Rudiments Going Out
The rudiments can go out during the session. The auditor needs to be able to recognize the following:
Pc Critical = Withhold from auditor.
Pc Antagonistic = some By-passed Charge in session (BPC).
No TA = Problem.
Pc Tired = Failed purpose or lack of sleep.
Pc Sad = ARC Break.
Soaring TA = Overrun (O/R) or Protest
Pc doping off = Bypassed F/N or not enough sleep.
No interest = Out Ruds or no interest in the first place.
When the auditor sees any of these manifestations in his pc he should simply handle it right away.
Pc Critical = W/H = Pull the W/H.
Pc Antagonistic = BPC = Use the proper list (like L1C) to handle.
No TA action (or case gain) = Problem = locate and handle the problem.
Tired = no sleep or failed purpose = check for sleep, if OK, check "Do you have a failed Purpose?" and take it E/S (Earlier Similar) to F/N VGI. If pc has not had enough sleep you shouldn't audit him (against Auditors Code).
PC Sad = ARC Break = Locate and handle as an ARC break rud.
Rising or soaring TA = O/R or protest = find out which and handle. Protest is handled by Itsa E/S Itsa to F/N.
O/R is handled with rehab procedure.
Dope Off = lack of sleep or bypassed F/N = check on sleep, or rehab the F/N (rehab procedure).
No Interest = no interest in the first place or out rudiments = recheck for interest (some processes are checked for 'pc interest' before you are allowed to run them). Or check for out-rudiments.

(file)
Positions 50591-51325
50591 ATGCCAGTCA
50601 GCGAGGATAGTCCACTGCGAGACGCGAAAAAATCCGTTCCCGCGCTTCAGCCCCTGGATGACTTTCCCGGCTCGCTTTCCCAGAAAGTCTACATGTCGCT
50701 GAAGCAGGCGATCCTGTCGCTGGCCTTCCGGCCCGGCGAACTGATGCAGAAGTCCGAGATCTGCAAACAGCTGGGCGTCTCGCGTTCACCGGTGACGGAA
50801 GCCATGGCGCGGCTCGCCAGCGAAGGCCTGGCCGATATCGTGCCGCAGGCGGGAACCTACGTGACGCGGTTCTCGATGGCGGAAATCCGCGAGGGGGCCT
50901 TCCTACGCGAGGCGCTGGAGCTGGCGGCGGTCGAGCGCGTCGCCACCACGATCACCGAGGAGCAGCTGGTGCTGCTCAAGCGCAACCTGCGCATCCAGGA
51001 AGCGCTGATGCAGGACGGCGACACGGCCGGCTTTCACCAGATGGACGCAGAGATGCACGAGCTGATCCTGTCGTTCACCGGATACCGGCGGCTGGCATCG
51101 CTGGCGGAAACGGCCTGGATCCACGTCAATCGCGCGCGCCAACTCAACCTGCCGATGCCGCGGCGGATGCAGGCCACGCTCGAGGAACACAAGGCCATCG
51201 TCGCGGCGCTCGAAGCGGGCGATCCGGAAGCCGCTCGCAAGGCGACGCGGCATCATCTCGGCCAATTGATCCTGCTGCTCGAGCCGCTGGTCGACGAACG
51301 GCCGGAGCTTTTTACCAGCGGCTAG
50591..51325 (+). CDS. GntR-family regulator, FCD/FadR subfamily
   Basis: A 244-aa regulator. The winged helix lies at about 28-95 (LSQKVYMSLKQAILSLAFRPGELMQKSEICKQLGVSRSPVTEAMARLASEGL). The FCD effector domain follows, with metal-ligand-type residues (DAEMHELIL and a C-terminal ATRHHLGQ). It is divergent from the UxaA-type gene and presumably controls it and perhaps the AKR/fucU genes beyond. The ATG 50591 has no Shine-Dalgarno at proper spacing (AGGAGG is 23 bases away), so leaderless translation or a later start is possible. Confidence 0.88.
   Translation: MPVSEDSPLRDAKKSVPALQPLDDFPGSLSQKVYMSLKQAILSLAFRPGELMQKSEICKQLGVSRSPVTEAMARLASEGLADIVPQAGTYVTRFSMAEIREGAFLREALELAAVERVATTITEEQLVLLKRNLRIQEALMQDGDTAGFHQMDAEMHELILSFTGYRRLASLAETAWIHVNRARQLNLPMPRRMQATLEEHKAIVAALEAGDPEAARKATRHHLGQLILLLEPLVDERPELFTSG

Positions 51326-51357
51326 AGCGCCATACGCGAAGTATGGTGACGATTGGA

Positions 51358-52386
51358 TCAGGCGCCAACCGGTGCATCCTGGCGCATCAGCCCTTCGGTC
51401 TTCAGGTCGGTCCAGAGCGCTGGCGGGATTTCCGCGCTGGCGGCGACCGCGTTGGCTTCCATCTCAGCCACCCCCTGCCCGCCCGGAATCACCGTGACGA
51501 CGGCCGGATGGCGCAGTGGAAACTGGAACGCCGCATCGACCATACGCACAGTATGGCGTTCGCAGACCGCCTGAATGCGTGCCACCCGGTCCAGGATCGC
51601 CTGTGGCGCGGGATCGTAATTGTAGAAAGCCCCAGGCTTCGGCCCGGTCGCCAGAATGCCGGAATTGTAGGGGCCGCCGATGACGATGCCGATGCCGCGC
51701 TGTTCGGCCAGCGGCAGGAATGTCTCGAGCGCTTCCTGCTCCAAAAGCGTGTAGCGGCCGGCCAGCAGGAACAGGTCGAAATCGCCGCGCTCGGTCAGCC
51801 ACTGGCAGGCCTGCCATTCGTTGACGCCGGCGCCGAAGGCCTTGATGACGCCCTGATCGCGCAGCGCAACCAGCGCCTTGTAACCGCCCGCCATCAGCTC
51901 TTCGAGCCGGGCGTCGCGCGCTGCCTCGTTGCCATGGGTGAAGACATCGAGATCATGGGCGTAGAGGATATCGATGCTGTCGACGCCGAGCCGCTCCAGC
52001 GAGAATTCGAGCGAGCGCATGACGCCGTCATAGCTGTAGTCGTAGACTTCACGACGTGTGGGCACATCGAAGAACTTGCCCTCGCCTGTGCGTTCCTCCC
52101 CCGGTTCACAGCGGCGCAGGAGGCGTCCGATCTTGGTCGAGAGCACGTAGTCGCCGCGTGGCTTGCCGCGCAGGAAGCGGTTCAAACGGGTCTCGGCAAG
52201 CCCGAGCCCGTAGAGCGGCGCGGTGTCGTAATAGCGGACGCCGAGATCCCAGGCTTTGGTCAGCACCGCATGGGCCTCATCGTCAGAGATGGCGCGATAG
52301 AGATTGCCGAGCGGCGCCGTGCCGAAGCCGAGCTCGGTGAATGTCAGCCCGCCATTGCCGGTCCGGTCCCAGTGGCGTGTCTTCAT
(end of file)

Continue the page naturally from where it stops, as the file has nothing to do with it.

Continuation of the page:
Listing Question goes wrong = BPC = handle with L4B (the correction list for 'Out lists') at once.
Rudiments won't fly = some other error = assess the Green Form (GF) and handle (Class 3 action).
The auditor observing any of the above handles it right away. These are all rudiment types of situations and the rudiments have to be in before the auditor engages in or continues with a Major Action.
If the C/S ordered a handling of one of the above points and for some unknown reason it didn't handle the situation, he can order an interview of pc for data (two way communication for data) to find out what is wrong.
Case Not Handled
If a pc states to the auditor or the Examiner that he feels his case hasn't been handled, the C/S should find out exactly what is going on. The C/S can order an interview or two way communication on "What hasn't been handled". The auditor wouldn't do this kind of action without the C/S's OK.
An auditor should never begin a Major Action on a pc not set up for it.
is defined as any action designed to change a case or general considerations or handle continual illness or improve ability. This means a Process or even a series of processes like 4 flows. It doesn't mean a whole Grade or Rundown. It is any process the case hasn't had.
A Major Action
As an auditor routinely starts new Major Actions during a session it is vital for the auditor to understand and follows this rule. If he starts a Major Action without the case having been set up for it it can become a tangle. Here are some relevant definitions:
patching up past auditing or recent life errors. This is done by prepared lists or completing an action or correcting lists or even 2-way comm or Prep-checks on auditors, sessions, etc.
Rudiments: setting the case up for the session action. This includes ARC Brks, PTPs, W/Hs, GF or O/R listing or any prepared list (such as L1C, etc).
Set up: getting an F/N showing and VGIs before starting any Major Action. It means just that - an F/N and VGIs before starting any Major Action. Such may require a repair action and rudiments as well.